7. Aid to DPRK

Joongang Ilbo (“CIVIC GROUPS AID NORTH WITH $2.67 MILLION IN APRIL,” Seoul, 05/08/01) reported that the DPRK has received aid worth 3.46 billion won (US$2.67 million) from domestic civic groups in April. According to a report of the ROK Unification Ministry last Thursday, nine civic groups including the Korean Sharing Movement aided the DPRK with underwear, medicines and other goods worth about 2.86 billion won (US$2.2 million) last month alone. Another 4 civic groups and the Red Cross Society made a contribution worth 590 million won (US$460,000). A total of 44 civic group officials entered the DPRK to ensure fair distribution of goods seven times in a row in April. “The government has already dispatched 65,000 tons of corn to North Korea late April via World Food Program and is also planning to send in the remaining 35,000 tons by mid-May,” said the state official.

III. Announcements

1. Korean Reconciliation Conference

A conference on “Korean Reconciliation: Implications for Northeast Asian Security” held at the U.S. Military Academy (USMA) on 15-17 March, 2001 is available for viewing in an enriched media format on the academy’s web-based resource site. The conference was sponsored by USMA, the International Institute for Strategic Studies (IISS), United States Air Force Academy, Duke University, and the program on the Role of American Military Power. Security experts from the ROK, Japan, the PRC, and Taiwan presented those nations’ perspectives concerning the security needs of the states in the region and the evolving situation on the Korean Peninsula, and addressed the architecture that must be in place to support the reconciliation process while providing a security “hedge” against a disintegration of the process. The conference includes a keynote speech by General John Tilelli, former Commander of UN and US forces in Korea. The web-based presentation contains searchable video of the conference along with complete transcripts and additional research materials on the issues discussed. Presenters include Professor Victor Cha from Georgetown University, Tom McNaugher of RAND’s Arroyo center, and Professor Akio Wantanabe. For comments or feedback, please call 703-907-2400 or email ramp@ausa.org.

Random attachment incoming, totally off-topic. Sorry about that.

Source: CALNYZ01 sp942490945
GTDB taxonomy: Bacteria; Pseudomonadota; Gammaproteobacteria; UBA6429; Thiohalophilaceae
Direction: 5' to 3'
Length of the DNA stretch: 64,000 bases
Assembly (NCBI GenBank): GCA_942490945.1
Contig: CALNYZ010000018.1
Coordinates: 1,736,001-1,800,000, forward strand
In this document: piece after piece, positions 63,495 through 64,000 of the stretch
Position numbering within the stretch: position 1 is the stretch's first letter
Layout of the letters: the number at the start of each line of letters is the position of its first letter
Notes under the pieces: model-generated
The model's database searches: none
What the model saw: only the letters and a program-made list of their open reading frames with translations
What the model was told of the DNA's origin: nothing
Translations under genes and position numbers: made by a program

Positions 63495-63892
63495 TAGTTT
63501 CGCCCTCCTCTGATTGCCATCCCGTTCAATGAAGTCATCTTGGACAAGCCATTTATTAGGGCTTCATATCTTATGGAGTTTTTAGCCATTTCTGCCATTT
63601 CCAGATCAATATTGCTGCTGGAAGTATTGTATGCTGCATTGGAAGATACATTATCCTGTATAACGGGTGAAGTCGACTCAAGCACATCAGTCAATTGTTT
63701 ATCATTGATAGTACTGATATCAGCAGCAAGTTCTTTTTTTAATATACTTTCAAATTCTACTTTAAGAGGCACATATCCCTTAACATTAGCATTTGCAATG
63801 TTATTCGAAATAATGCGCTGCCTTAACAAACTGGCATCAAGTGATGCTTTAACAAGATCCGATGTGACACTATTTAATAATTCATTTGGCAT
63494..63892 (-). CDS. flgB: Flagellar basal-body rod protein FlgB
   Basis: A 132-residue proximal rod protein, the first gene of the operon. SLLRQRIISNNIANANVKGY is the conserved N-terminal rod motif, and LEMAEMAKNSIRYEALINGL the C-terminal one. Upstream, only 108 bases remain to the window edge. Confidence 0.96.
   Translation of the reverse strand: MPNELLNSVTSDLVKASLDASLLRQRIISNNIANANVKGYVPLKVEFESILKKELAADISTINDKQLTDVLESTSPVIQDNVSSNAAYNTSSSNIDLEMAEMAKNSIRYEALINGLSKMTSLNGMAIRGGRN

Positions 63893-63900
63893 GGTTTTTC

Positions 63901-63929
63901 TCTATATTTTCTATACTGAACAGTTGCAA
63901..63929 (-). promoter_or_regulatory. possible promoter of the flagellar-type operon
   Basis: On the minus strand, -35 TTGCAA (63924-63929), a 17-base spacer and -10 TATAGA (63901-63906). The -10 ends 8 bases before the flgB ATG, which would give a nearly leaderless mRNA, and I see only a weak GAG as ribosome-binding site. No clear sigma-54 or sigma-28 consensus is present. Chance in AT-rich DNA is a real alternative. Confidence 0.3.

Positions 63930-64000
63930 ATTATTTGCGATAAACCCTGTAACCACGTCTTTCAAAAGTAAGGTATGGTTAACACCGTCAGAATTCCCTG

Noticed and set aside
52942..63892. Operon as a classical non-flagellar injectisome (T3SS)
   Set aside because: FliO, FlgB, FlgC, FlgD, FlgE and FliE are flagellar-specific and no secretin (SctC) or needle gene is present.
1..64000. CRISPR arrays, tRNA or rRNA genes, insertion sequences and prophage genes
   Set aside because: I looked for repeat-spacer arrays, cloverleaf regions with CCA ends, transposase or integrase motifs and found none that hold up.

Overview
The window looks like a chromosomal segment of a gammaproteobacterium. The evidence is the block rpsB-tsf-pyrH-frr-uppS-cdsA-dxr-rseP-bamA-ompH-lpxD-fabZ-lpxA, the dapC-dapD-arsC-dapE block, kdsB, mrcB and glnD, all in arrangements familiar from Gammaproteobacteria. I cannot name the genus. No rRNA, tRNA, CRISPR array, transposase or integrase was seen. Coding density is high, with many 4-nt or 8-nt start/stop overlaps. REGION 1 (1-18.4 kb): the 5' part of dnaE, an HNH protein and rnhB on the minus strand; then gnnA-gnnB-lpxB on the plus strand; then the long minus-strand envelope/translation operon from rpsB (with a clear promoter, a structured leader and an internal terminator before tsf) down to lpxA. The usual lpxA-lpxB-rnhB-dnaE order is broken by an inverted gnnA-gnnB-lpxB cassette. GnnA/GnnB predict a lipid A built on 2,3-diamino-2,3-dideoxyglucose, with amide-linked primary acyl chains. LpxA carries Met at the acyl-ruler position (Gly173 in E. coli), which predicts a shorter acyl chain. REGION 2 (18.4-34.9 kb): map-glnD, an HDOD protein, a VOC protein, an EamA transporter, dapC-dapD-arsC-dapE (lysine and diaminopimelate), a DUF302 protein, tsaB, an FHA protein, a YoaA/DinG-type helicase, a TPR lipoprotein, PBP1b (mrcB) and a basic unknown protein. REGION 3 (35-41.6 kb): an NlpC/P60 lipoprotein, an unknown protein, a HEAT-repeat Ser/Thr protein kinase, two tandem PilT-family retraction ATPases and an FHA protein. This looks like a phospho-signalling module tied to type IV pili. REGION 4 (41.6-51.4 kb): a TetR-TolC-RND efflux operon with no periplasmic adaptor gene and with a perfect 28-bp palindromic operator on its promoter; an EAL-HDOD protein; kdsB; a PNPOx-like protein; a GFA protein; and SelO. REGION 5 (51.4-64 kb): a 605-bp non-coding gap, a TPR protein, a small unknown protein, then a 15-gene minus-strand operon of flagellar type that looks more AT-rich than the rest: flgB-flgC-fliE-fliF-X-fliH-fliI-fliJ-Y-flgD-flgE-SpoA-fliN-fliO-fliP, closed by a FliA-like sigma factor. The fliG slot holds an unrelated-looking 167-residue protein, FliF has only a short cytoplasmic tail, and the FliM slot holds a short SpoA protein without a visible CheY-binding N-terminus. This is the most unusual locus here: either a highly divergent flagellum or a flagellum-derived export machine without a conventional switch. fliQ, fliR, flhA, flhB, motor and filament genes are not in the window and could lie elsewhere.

2. Japanese Foreign Policy Website

The second issue of the home page “Japan in the World,” containing selected articles from the journal SEKAI has been published. The new uploaded articles are: “Packaging Prejudice for the Global Marketplace: Chauvinism Incited by Tokyo Governor Ishihara,” by Tessa MORRIS-SUZUKI, The Australian National University; “The Hanaoka Incident: Corporate Compensation for Forced Labor,” by UCHIDA Masatoshi, Attorney; “The Unbelievable ‘Lightness’ of the US-Japan Alliance: The Ehime-maru Incident in Historical Perspective” by MAEDA Tetsuo, Military analyst; and “[Statement] Deeply Concerned about the Regressive History Textbooks, We Urge the Japanese Government to Take Appropriate Action.”